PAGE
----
This is not the first time Shitou mentions light - 明 - and dark - 暗 - in Sandokai. He introduces the theme in verses five and six when contrasting the “spiritual source in the bright light” to the “branching streams flowing on in darkness”. I have interpreted the “bright source” as an allusion to the pure Buddha mind and the “branching streams” as a reference to the formation of Buddhist sects which happens in the dark. The pair of 明暗 comes up again in verses fifteen and sixteen. There, Shitou tells us that “in the dark, “high” and “middle” words are mixed, whilst in the clear light one can distinguish pure and impure doctrines. I have suggested reading the “high and middle words” as an allusion to the “high” and “middle” vehicles of Buddhism as they are extensively spoken of in the Lotus Sutra. Again, darkness is associated with doctrinal differences in the Buddhist tradition. The shadowy formation of schools is contrasted to the brightness of the Buddha mind which distinguishes between pure and impure teachings. In the verses that are the topic of the current entry Shitou gives us his final view on the theme of light and darkness. Once more, I am turning to the Lotus Sutra for guidance. In particular, I am looking at chapter five of the sutra which comes under the title “On Plants” in Hendrik Kern’s translation from 1884. To be even more precise, the part of the sutra that I found most helpful in trying to understand verses twenty-seven to thirty of Sandokai is the second half of this chapter. In it, the Buddha tells his disciple Mahākāśyapa, a parable about a blind man whose eyesight is restored. This part is unfortunately missing from the commonly available English editions of the Lotus Sutra like the ones by Kubo and Yuyama (2007) or Watson Burton (1993). These are based on the Chinese translation by the famous Central Asian scholar monk Kumarajiva which was completed around 400 CE. Kern's translation is based on a Sanskrit manuscript which Shitou would never have been able to see. But in his introduction, Kern also clarifies that the part missing from Kumarajiva’s version was included in other Chinese translations. He mentions in particular the versions by Ku Fâ-Hu, or Dharmaraksha, from around 300 CE and another one by Gñânagupta and Dharmagupta from the second half of the six century BCE (Saddharma-Puṇdarīka, p. xx-xxiii). It is therefore not unreasonable to assume that Shitou had access to the passage in question in a Chinese translation.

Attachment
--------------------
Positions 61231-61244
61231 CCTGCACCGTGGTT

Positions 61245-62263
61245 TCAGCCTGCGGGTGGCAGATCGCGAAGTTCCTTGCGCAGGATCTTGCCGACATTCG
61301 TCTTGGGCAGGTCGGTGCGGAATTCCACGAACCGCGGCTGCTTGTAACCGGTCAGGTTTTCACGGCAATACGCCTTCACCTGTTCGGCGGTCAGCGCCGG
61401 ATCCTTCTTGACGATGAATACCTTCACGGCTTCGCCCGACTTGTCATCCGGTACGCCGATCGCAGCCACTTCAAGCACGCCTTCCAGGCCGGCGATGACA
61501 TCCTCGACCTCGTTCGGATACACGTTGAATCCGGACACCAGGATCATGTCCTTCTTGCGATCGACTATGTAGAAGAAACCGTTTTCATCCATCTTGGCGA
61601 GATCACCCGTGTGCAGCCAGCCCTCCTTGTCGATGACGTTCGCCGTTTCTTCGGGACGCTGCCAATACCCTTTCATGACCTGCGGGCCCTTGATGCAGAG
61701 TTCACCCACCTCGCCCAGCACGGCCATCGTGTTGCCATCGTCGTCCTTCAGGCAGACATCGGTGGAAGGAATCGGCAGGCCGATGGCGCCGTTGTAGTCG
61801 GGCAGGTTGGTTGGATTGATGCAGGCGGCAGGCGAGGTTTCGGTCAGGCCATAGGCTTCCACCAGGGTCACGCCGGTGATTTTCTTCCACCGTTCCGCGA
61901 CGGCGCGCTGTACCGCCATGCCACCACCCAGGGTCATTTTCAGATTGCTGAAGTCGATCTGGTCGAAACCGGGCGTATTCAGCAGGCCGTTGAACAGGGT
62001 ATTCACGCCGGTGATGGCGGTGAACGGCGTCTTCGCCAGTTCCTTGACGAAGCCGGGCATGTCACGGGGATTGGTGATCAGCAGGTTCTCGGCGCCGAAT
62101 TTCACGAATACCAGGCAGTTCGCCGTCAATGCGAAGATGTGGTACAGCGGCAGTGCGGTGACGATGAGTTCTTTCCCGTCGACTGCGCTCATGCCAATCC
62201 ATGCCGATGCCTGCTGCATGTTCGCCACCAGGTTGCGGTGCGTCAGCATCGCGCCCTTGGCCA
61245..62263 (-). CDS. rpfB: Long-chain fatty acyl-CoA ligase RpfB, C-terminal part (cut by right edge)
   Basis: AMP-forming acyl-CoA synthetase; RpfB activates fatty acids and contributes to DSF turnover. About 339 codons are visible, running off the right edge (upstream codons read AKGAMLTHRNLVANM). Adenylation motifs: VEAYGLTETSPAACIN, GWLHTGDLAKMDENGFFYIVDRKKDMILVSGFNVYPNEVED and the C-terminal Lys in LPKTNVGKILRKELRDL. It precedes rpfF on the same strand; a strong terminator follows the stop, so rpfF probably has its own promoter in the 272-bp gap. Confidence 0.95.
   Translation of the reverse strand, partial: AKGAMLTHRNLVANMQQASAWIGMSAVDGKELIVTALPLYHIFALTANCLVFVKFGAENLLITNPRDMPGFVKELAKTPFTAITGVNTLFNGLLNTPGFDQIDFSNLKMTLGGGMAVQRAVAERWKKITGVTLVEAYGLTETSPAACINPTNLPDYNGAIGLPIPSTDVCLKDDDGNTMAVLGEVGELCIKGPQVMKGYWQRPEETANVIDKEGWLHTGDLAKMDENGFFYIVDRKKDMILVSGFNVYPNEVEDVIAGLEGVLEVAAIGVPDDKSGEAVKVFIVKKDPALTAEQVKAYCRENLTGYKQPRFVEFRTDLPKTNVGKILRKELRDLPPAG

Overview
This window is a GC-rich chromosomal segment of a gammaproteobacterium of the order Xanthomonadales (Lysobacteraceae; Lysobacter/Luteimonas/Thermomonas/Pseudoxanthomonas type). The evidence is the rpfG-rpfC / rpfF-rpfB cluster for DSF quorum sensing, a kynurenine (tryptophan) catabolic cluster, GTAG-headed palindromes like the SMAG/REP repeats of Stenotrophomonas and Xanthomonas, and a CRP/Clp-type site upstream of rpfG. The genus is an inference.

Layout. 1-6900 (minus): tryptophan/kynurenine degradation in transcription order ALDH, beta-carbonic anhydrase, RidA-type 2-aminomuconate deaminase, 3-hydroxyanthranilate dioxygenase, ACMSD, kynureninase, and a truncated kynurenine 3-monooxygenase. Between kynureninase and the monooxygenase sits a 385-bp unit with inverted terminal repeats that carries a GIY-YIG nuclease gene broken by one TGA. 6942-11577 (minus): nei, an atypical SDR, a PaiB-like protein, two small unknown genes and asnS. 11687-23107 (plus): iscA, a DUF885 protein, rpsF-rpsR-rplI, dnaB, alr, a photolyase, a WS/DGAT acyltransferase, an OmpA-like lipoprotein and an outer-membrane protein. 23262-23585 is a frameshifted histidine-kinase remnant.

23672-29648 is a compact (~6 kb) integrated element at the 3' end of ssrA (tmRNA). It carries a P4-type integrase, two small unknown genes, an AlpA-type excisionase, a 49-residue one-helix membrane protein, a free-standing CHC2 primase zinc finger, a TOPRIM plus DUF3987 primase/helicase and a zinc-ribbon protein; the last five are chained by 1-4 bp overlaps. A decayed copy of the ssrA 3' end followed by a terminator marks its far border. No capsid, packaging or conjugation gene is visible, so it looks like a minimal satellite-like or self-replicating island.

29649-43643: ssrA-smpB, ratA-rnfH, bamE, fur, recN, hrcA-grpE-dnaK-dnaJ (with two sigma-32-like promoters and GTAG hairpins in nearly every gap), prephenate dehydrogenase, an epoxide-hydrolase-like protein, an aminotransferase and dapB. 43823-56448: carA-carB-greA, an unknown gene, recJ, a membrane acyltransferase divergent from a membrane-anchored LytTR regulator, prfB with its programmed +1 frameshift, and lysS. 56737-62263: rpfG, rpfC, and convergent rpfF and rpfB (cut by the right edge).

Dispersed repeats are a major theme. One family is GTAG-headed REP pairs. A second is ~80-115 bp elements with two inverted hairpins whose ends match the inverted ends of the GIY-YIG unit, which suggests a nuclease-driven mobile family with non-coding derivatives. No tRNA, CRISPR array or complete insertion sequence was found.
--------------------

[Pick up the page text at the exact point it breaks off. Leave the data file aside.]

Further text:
At the beginning of the second half of chapter five of the Lotus Sutra there is a remarkable passage where the Buddha likens his action in the world to that of the sun and the moon: